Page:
If you know Superbad, that's a great place to start, because I was at the bookstore yesterday, and this guy – it's funny, there are these people who are McSweeney's obsessives and Superbad obsessives. And he was standing about twenty feet back from the signing table, this guy, with his arms folded, and then this little kid brings Superbad up to me. And I said, 'Yes?' And he said, 'Sign this.” I said, 'Please?' He said, 'Sign this, please.' I said, are you reading it? And he says, 'No, my dad wants it.' The guy was standing back there, and he'd sent his kid. So that book … And it's funny to have Dave' Eggers' quote on this book, because he was so instrumental with Superbad, that book was such a weird thing. It's almost not even a book. It's half book, half variety show/comedy show. and this is something I've wanted to do for a long time, but much more conventional.
Do you know the Mavericks, the country rock band? [Greenman's wife] Gail is friends with Robert Reynolds, who's in the band, and she sent it to him, and he said he loves it, it's weird to him, it's creepy, it brings back all these memories of fame and stardom. And then Rhett Miller, from the Old 97s, we actually became friends through my last book, A Circle is a Balloon and Compass Both, and he was reading it on the tour bus. There's one story that's a fake pornographic story [“My Decorous Pornography”] and they were reading it to each other on the bus, and he sent me an email and we became friendly. And there were two groups I wanted to not mock me: musicians and African American writers. [Walter Mosley blurbs of Please Step Back on its front cover: “Light-stepping and hard-hitting, Greenman gets it right from the power of the beat to the devastation when the silence takes over.”]
This book started a long time ago because I wanted to write a biography of Sly. In about '90 or '92, I thought about a biography, because he's someone I've always been interested in, since I was a kid. I started researching it, looking at microfiche in the University of Miami library, and I got into it and realized pretty quickly that I'm a shitty biographer in two directions. There are things that I wanted to know that I couldn't know. As a biographer, then, you have to really be a good researcher, or you have to let it go. And, also, there are things I wanted to hide to respect the character that a biographer would have to disclose. When you do a biography, you have to deal with the person as they were, and I didn't like that.
So I scrapped that, and then I started writing – do you know Bob Shelton's No Direction Home, that Dylan book? I started writing a fake biography in that style. I got about 150 pages in where I would literally go page by page. 'This page is about Dylan in elementary school. What does is my fake guy's elementary school like?' That was more like Superbad. And my agent at the time correctly said, 'This is a great exercise. When you donate your papers to a library, they'd be happy to take this. But please don't let this be a book.' I mean, there are precedents for a book like that, like Steven Millhauser's Edwin Mullhouse, which is a fake biography of an eight year old author.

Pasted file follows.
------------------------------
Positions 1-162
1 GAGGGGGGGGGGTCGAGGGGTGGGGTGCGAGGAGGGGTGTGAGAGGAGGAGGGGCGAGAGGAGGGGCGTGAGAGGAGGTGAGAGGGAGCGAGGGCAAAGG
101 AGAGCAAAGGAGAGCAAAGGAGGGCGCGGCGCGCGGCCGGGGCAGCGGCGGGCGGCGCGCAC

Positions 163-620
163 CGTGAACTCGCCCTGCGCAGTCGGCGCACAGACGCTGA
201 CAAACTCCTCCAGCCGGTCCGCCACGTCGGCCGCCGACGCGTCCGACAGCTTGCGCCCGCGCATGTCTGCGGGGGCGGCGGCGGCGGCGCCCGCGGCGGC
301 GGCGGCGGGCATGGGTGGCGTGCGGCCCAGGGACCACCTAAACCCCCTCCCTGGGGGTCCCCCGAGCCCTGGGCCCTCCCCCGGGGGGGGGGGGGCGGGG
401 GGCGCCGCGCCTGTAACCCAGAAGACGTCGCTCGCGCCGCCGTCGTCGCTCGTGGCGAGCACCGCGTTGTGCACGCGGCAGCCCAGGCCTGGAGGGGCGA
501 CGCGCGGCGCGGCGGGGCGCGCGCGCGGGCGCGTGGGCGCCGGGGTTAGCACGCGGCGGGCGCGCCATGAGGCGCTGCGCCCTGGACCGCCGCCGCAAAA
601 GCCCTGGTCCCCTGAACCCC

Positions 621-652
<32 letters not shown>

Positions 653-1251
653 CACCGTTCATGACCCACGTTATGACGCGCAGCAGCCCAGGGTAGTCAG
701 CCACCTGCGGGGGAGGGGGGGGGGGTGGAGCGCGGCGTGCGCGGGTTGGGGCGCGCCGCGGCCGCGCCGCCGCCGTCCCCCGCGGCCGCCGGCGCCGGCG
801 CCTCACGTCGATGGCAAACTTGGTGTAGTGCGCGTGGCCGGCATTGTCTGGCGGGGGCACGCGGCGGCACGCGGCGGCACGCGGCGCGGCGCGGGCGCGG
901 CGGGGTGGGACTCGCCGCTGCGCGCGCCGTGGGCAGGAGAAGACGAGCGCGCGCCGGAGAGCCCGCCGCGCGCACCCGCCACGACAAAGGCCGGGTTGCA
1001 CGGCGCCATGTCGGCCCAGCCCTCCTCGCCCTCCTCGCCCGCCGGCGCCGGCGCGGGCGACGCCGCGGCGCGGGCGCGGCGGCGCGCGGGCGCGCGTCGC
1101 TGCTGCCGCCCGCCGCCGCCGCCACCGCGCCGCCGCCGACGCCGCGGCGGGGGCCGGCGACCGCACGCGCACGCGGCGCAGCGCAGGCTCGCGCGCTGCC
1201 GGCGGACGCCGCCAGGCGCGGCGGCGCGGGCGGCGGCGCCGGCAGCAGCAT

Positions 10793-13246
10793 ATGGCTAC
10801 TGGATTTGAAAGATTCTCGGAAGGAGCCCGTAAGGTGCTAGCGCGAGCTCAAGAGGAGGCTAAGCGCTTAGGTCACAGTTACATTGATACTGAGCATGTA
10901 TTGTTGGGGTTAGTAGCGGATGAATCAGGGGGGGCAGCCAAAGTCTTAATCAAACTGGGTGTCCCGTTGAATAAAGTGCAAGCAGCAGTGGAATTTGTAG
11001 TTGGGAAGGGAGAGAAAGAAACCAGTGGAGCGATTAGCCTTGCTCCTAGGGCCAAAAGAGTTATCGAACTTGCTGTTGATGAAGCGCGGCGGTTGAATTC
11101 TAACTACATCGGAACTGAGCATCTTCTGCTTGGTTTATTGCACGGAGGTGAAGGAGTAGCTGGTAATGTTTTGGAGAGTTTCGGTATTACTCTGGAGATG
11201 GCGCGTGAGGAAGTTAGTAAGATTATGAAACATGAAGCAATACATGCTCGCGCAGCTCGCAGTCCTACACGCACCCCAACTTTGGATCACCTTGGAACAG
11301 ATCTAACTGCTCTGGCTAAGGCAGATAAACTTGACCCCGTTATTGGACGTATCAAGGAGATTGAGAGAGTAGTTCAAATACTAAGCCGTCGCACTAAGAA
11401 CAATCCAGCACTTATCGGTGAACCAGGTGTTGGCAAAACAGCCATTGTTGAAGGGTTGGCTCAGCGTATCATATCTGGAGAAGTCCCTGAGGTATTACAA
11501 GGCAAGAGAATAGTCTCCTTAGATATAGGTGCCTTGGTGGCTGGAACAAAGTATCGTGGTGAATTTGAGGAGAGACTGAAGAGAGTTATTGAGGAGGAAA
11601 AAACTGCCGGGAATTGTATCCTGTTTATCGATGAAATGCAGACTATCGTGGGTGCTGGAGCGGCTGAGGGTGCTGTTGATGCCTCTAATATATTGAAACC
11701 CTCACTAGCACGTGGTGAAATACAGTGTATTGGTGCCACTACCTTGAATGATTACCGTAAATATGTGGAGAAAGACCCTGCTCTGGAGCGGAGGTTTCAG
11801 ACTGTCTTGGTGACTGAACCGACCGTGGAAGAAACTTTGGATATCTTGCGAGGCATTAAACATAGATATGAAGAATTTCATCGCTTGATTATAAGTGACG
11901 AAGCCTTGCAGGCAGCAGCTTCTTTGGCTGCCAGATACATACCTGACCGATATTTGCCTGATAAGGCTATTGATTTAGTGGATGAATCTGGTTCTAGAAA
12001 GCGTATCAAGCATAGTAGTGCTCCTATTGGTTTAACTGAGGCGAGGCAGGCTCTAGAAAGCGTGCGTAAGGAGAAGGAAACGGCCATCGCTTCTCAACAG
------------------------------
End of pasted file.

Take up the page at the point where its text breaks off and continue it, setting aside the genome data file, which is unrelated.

You actually wrote lyrics and made a song in conjunction with this, as well.
I've written for years these fake current events musicals. I've always done that. I know which words rhyme. I have the skill. I can tell when two words rhyme. And how it started mostly is that I would watch the 24-hour news cycle, and I'd watch the news and every network would have their own little take take on whatever scandal, and they'd have these dumb headlines trying to get your attention, and I would start to hear them rhyming. So I thought I could and should write lyrics, and I wrote a lot, probably six albums' worth, and I excerpted them as I went through. And as I was finishing this, I sent Swamp Dogg, who's a cult funk guy from the early 1970s, who was around at the beginning of Sly's career, and a record called Total Destruction to your mind, and another famous cover where he's riding on a giant white rat. He had a new album out a few years ago, and I reviewed it for the New Yorker, and he loved the review. and we started emailing each other. So when I was done with the book, I wrote him and asked if he would turn one of the lyrics into a song, and he did. And that was fun. there were two options for him. Initially I wanted him to do it like it was 1972, and muddy it up, but he wasn't so comfortable with that. He said, 'I'll do it if you want, but I'd rather do it as me covering the song now. I have music that I'm working on, and I use more guitar. And I was like, okay, that's fine. So it's a good backdoor way into writing songs.